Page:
Cape Breton-shot music video with rock star Myles Goodwyn hopes to boost MMIWG awareness

ESKASONI, NS – Where did they go? Why did this happen? Will they ever come home?

For family and friends of murdered and missing Indigenous women and girls in Canada, these lingering questions may never be answered.

It was this feeling of helplessness at not knowing the answers that led famous Canadian rock star Myles Goodwyn to write a song about the question.

“My main thought in writing this was not knowing where the other person is and how that can be the hardest part to deal with,” Goodwyn said, during a Thursday interview with Eskasoni where he spent the day shooting a video for the song titled, “Honey, Where Are You?”

“People need to start being nicer to each other and reaching out more,” Goodwyn said, offering some simple advice on combating racism and other forms of discrimination.

Goodwyn’s understanding of the problem stems from her life partner, Kim Nyles (Princess Rain), who is Indigenous and had a personal connection to some of the victims.

It is estimated that between 1980 and 2021, some 1,017 indigenous women and girls have been murdered in this country, 4.5 times more than for other women.

“I was deeply moved by the stories I heard and so I wrote a song,” Goodwyn said.

His musical talents while fronting hugely popular Canadian rock band April Wine earned him an induction into the Canadian Music Hall of Fame as well as a lifetime achievement award from the East Coast Music Association.

April Wine’s beginnings date back to 1969 in Halifax, after which the group moved to Montreal.

This week’s video shoot in Eskasoni for the song is the result of a chance meeting between Goodwyn and Cape Breton Liberal MP Jamie Battiste, chair of the party’s Indigenous caucus.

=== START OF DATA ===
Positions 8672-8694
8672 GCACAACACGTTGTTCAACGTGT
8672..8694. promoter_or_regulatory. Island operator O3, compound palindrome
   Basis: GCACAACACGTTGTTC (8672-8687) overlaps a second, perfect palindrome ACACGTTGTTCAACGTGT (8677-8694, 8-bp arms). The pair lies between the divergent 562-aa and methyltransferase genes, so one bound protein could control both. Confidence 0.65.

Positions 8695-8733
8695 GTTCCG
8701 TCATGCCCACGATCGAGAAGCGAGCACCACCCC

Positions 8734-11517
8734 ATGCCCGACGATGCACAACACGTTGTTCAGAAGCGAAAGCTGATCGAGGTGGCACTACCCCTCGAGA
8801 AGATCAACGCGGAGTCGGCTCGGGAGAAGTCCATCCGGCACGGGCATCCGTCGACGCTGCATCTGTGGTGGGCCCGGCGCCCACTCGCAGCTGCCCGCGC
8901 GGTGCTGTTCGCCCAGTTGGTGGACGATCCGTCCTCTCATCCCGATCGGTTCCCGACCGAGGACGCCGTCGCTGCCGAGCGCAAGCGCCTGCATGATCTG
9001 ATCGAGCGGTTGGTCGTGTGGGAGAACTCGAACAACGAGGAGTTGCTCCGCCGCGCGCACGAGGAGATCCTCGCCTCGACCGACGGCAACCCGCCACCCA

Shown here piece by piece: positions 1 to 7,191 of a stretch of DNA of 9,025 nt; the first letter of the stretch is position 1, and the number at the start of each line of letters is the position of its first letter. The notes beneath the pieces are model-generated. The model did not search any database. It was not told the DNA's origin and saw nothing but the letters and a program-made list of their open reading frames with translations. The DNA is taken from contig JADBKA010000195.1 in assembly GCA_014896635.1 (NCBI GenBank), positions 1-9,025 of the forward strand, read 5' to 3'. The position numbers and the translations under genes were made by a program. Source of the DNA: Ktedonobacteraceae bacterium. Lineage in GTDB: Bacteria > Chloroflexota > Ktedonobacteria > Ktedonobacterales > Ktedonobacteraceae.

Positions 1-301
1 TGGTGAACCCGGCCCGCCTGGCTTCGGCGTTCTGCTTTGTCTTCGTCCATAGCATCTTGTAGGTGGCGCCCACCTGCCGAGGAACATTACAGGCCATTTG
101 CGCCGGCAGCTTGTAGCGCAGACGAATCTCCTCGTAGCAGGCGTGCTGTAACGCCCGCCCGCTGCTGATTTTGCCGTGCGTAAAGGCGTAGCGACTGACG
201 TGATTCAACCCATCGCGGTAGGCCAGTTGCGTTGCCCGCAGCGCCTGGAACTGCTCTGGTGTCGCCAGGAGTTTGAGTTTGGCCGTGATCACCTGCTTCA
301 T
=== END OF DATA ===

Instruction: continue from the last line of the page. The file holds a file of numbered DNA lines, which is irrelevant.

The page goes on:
“Myles reached out to me and said he had written a song and wanted to collaborate with an indigenous community to produce a video,” said Battiste, who was also on hand for Thursday’s shoot.

“It was truly an amazing thing to put together and I know it will help raise awareness of the issue,” Battiste said.

The project received financial assistance from the Eskasoni Band, the province and the federal government.

In addition to showcasing the community, the video also provided another opportunity for local residents to showcase their talents.

Eskasoni singers Kalolin Johnson and Deedee Austin joined the shoot.

“This is my first Mi’kmaq singing video and it was a real honour. I really like the song too,” said Johnson, who, when not flaunting her vocal prowess, is studying science at Cape Breton University.

The 22-year-old said working with Goodwyn created a lot of nostalgia for her as her parents were huge April Wine fans.

“I really hope this raises awareness of the issue because many still don’t understand,” Johnson said, adding that symbols such as the Red Dress campaign have helped keep the issue in the public spotlight.

“My main thought in writing this was not knowing where the other person is and how that can be the hardest part to deal with.” —Myles Goodwyn

Goodwyn was joined in filming Thursday’s production by FMP Matrix Studio’s Scott Ferguson. Members of the Eskasoni community, including the creative team that put together the “Samqwan” theatrical production, will also be featured in the video.

It is estimated that more than six in ten Aboriginal women have experienced physical or sexual assault in their lifetime, while nearly half have experienced sexual assault.

“It has been three years since the commissioners of the National Inquiry into Missing, Murdered and Indigenous Women and Girls released their findings that the violence that targets us as First Nations, Inuit and Métis sisters is genocide. said Lorraine Whitman, President. of the Native Women’s Association of Canada, in a press release.

Whitman said more needed to be done, such as sustainable funding and resources to address the issues Indigenous women face every day.

“This is an educational piece created to bring renewed attention to this issue and it shows the strength of our youth and our singers – our mothers, sisters, daughters and aunts will never be forgotten. They will remain in our hearts. and we will always commemorate their lives — let’s move forward with the 231 calls for justice. Let’s stop the genocide,” Whitman said.

The video is expected to be released in time for National Indigenous Peoples Day on June 21.